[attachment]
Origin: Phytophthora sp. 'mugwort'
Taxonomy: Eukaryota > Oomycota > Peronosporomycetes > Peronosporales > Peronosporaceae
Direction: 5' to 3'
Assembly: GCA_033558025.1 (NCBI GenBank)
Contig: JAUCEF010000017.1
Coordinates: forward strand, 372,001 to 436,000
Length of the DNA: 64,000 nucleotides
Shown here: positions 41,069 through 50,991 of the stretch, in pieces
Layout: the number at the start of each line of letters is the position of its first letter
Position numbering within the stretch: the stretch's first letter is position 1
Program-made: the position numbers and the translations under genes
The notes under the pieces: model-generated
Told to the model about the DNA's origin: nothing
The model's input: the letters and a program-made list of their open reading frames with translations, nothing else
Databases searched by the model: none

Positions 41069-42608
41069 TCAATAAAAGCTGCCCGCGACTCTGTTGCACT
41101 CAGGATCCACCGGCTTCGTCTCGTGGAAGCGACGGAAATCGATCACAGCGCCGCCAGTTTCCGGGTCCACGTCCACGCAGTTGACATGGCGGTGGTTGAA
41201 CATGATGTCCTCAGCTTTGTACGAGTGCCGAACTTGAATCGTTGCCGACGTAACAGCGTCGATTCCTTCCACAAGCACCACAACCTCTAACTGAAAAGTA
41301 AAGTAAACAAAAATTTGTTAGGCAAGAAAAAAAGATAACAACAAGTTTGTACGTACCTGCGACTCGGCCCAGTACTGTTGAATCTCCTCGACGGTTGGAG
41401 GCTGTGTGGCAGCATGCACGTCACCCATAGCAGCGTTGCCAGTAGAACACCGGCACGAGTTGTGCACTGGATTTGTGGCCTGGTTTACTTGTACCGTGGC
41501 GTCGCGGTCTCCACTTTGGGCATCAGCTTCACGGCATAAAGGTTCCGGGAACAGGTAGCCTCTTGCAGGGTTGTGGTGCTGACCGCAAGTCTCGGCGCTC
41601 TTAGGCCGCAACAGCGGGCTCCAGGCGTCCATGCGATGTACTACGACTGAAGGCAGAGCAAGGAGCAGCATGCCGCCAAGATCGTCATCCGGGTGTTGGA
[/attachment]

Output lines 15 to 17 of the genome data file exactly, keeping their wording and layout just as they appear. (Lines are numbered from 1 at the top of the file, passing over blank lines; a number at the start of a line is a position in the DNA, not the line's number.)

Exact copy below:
Databases searched by the model: none

Positions 41069-42608
41069 TCAATAAAAGCTGCCCGCGACTCTGTTGCACT